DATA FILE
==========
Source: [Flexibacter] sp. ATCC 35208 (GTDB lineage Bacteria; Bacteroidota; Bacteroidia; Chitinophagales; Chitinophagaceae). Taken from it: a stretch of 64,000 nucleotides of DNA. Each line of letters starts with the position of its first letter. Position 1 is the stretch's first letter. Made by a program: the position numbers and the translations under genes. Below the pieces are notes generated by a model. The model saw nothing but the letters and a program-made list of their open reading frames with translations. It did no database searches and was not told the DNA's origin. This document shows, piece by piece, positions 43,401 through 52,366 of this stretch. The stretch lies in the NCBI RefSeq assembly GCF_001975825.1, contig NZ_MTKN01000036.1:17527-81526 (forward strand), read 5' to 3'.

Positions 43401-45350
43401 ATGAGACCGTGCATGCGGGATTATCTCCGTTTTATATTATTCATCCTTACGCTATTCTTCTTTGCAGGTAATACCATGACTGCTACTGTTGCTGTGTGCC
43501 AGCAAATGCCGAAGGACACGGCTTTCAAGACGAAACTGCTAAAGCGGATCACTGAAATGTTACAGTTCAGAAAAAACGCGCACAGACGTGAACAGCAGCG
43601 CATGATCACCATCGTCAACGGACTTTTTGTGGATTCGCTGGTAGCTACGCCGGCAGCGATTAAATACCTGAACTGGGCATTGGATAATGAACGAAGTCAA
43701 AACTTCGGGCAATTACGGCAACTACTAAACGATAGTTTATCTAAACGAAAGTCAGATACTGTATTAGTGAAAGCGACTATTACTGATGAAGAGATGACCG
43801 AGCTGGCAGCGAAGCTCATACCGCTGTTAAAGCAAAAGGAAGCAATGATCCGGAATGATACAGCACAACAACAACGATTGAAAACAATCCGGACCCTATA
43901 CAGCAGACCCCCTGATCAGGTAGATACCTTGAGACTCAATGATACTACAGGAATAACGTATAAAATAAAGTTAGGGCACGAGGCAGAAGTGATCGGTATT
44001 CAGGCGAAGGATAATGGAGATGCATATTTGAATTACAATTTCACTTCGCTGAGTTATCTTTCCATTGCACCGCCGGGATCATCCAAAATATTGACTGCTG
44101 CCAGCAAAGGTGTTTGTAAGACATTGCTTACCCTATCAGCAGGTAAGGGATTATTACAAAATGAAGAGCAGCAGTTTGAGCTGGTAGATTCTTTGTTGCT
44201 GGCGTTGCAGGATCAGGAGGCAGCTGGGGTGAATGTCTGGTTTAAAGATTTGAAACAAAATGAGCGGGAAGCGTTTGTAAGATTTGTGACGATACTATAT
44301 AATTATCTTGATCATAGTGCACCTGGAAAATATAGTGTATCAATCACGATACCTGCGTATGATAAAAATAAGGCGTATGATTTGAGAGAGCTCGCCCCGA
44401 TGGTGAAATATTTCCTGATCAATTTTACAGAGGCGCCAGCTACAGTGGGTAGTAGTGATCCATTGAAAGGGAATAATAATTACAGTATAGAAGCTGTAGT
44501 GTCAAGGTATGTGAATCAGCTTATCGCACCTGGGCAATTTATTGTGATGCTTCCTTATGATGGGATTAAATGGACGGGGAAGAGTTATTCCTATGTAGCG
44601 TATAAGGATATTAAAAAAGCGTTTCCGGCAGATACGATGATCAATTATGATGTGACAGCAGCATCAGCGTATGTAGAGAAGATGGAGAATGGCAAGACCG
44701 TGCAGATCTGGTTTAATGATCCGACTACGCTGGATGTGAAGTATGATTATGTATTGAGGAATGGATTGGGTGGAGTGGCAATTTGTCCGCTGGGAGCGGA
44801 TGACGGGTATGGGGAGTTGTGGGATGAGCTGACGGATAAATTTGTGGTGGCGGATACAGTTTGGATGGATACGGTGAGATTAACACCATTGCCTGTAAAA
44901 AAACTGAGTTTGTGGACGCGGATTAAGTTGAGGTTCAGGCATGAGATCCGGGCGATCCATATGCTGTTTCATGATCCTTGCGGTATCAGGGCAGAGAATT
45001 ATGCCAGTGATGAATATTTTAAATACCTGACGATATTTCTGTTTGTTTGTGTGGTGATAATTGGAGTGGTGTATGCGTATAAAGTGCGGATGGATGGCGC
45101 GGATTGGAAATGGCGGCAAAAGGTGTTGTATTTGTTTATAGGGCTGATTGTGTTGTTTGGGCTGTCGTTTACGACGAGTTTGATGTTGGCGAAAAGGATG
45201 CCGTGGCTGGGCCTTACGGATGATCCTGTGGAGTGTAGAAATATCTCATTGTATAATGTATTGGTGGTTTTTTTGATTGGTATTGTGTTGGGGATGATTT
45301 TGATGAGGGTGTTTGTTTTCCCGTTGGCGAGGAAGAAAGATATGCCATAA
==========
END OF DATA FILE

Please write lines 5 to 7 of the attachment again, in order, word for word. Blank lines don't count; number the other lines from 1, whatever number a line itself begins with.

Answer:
43601 CATGATCACCATCGTCAACGGACTTTTTGTGGATTCGCTGGTAGCTACGCCGGCAGCGATTAAATACCTGAACTGGGCATTGGATAATGAACGAAGTCAA
43701 AACTTCGGGCAATTACGGCAACTACTAAACGATAGTTTATCTAAACGAAAGTCAGATACTGTATTAGTGAAAGCGACTATTACTGATGAAGAGATGACCG
43801 AGCTGGCAGCGAAGCTCATACCGCTGTTAAAGCAAAAGGAAGCAATGATCCGGAATGATACAGCACAACAACAACGATTGAAAACAATCCGGACCCTATA